DeSantis, Nuñez say ‘Thank You’ to Miami’s Hispanic voters
Florida’s governor-elect brought his “Thank You” tour to Miami Saturday, choosing a basketball gym in Little Havana as the site of his celebration.
The location — in the heart of Miami’s Cuban exile community — was no coincidence.
Republican Ron DeSantis’ narrow victory in the governor’s race over Democrat Andrew Gillum likely wouldn’t have been possible without his showing among Miami-Dade’s Hispanic voters. Despite the county’s Democratic leanings, DeSantis, a former Palm Coast congressman, repeatedly made overtures to Miami’s diverse Hispanic community during his campaign, and it paid off in a race decided by less than 33,000 votes.
“We came down to Miami a lot because we knew it was important. I’m glad we did because obviously it helped us win the election,” DeSantis told a crowd that gathered around him afterward to shoot selfies and shake his hand.
Gillum easily beat DeSantis in Florida’s most populous county, where Democrats outnumber Republicans. But in a county where 826,000 Hispanic voters comprise slightly more than half of the electorate, DeSantis fared far better than President Donald Trump did against Hillary Clinton in 2016. DeSantis came about 20,000 votes from matching Trump’s presidential 333,999 Miami-Dade vote tally from 2016. Gillum, however, saw support drop off significantly, earning 478,958 votes compared to Hillary Clinton’s 624,146 two years ago.
“Down in Miami-Dade obviously there’s a lot of Democrats. It was important that we get our voters out. We did significantly better than President Trump did in 2016,” DeSantis said to the crowd. He told reporters afterward that his efforts in Congress to crack down on leftist strongmen in Latin America helped build support in Miami among a diverse community of Hispanic voters. “South Florida, more than almost any place I’ve been in the country, foreign policy hits them close to home when you’re talking about those regimes. They knew once they read up on me that this guy was with us.”
DeSantis, to be sure, did well with Republican-leaning Cuban voters.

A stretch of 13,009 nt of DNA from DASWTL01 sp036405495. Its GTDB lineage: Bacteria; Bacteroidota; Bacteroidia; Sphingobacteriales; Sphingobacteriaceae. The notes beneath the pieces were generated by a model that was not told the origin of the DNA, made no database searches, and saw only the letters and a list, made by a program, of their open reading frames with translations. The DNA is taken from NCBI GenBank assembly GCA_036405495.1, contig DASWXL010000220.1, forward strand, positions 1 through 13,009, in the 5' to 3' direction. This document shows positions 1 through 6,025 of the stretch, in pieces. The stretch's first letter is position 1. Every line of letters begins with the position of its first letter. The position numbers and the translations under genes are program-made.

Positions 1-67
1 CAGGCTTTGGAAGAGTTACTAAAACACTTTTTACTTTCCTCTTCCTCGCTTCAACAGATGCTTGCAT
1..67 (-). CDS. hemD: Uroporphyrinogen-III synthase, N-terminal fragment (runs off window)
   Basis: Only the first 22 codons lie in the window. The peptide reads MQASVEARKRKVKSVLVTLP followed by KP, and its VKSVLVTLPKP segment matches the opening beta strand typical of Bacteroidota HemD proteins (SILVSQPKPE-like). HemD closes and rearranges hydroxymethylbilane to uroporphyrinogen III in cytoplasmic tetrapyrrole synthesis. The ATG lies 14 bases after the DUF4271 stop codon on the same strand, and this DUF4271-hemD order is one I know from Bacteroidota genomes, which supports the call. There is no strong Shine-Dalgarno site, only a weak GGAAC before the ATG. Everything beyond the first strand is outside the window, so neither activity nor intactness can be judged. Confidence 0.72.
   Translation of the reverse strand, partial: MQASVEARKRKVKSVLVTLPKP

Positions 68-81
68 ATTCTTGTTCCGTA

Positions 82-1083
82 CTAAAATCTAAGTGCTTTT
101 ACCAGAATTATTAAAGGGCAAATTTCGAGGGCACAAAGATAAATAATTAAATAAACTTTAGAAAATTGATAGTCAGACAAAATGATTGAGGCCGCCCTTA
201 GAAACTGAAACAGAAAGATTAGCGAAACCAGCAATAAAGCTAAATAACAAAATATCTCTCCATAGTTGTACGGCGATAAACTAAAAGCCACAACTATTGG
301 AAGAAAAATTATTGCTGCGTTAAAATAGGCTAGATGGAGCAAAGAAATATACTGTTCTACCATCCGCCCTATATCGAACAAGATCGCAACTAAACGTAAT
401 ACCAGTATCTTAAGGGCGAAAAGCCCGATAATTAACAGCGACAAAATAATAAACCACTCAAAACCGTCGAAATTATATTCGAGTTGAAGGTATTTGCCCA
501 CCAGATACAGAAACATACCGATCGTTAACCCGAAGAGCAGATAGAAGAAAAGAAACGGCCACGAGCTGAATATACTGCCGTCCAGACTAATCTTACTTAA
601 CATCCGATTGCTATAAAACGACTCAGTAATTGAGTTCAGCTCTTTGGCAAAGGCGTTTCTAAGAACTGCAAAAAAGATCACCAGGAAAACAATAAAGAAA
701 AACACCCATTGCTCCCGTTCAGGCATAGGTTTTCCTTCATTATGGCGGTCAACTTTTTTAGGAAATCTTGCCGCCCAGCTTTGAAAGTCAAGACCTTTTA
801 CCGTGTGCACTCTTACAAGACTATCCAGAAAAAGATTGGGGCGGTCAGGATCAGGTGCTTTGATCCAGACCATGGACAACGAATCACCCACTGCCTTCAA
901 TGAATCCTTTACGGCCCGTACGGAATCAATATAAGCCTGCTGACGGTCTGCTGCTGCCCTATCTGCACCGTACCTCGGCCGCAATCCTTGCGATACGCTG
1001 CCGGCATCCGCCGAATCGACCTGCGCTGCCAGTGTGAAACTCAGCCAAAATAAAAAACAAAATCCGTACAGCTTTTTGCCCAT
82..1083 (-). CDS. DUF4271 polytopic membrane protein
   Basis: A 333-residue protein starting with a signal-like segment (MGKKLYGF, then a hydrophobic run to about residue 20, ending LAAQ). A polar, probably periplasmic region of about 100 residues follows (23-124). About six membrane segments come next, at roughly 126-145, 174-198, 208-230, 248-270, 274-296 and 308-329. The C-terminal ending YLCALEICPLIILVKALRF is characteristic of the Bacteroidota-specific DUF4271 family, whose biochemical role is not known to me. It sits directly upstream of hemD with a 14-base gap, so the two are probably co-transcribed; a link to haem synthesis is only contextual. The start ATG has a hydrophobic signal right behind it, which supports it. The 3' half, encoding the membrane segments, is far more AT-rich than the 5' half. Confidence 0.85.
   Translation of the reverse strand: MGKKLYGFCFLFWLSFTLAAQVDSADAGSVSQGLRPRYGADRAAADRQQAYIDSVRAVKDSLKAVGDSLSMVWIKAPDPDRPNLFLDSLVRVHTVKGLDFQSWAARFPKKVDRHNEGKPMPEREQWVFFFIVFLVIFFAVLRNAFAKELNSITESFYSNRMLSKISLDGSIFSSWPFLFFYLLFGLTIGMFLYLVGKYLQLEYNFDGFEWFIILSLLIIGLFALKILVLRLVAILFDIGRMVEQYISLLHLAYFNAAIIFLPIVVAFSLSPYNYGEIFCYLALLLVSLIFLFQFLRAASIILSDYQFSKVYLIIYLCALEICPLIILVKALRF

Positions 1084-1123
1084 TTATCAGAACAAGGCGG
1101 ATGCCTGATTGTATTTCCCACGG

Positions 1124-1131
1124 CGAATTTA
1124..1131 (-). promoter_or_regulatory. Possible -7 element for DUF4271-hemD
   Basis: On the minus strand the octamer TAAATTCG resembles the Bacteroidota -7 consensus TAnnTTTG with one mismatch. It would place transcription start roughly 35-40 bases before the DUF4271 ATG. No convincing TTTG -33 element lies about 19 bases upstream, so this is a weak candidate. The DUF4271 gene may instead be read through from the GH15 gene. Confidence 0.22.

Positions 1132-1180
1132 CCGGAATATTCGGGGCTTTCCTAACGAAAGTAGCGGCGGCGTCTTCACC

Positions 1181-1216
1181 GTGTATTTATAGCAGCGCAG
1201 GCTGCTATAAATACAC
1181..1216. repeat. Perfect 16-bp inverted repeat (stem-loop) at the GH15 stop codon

Miami communications strategist Giancarlo Sopo released an analysis last month estimating that DeSantis won two-thirds of the Cuban-American vote at nearly three dozen precincts in heavily Cuban suburbs like Hialeah and Westchester. During Saturday’s event, Hialeah-area state Sen. Manny Diaz, Jr. gave a shout-out to his community and said “Thank the Lord! We saved the state of Florida!”
Sopo, a registered Democrat, also looked at precincts in The Hammocks, where Colombian immigrants have settled, and Doral, sometimes referred to as “Doralzuela” in reference to the high concentration of Venezuelan exiles who’ve settled in the west Dade city. In those areas, DeSantis lost to Gillum by a 3-to-2 margin, but he significantly out-performed Trump.
DeSantis’ play wasn’t to win the county, but to keep Gillum from running up the score.
“You all made sure the Democrats were not going to steal this election from us,” Jeanette Nuñez, a Cuban-American, Kendall-area state Representative picked by DeSantis as his running mate, told the crowd.
Though popular opinion held that Trump’s anti-immigrant rhetoric would hurt Republicans badly in Hispanic communities, DeSantis never ran from the issue and it didn’t appear to damage his campaign. During Saturday’s invocation, for instance, a reverend prayed for Trump’s border wall to be built.
DeSantis also benefited from years of outreach by local Republicans and outgoing Gov. Rick Scott, who frequently organized events around problems related to leftist regimes in Nicaragua, Venezuela and Cuba while campaigning for the U.S. Senate. Scott engaged with Colombian leaders, spent millions on Spanish-language advertising and frequently visited Puerto Rico. He spoke to Hispanic voters about an array of issues outside of immigration. And he managed to avoid the intense scorn felt for Trump among Puerto Ricans, who according to polls held a far sunnier view of Scott than the U.S. president.
But a national message by Republicans casting all Democrats as Socialists — a theme again on display Saturday — may have particularly hurt Gillum in Miami, where his run to the left during the Democratic primary left him open to the attack.
“DeSantis very effectively branded his opponent as a Socialist. I’m not saying that’s a fair characterization. It is what it is. But he galvanized Cuban-American and Venezuelan and other non-Cuban Hispanics to support him while dampening support around Gillum,” said Sopo. “It had a 2-for-1 effect.”
Trump’s overtures to Miami’s Cuban community — including a visit to Little Havana to roll out a new Cuba policy in 2017 — also appeared to help solidify the Republican Hispanic vote for DeSantis, who won his party’s primary thanks in large part to Trump’s endorsement. Sopo said Republican-leaning Cuban-American voters, meanwhile, appeared to show up in high numbers, while Democratic-leaning non-Cuban voters turned out in below-average numbers.
Choosing Nuñez, the daughter of Cuban immigrants, as his running mate, was also an important decision. She helped communicate DeSantis’ message to Hispanic voters around the state and acted as a bridge to Miami.
“They picked Little Havana to say ‘thank you’ to all of Miami-Dade,” Miami Commissionoer Joe Carollo said Saturday. “[DeSantis] picked one of our own, our favored daughter. We’re more than represented in Tallahassee.”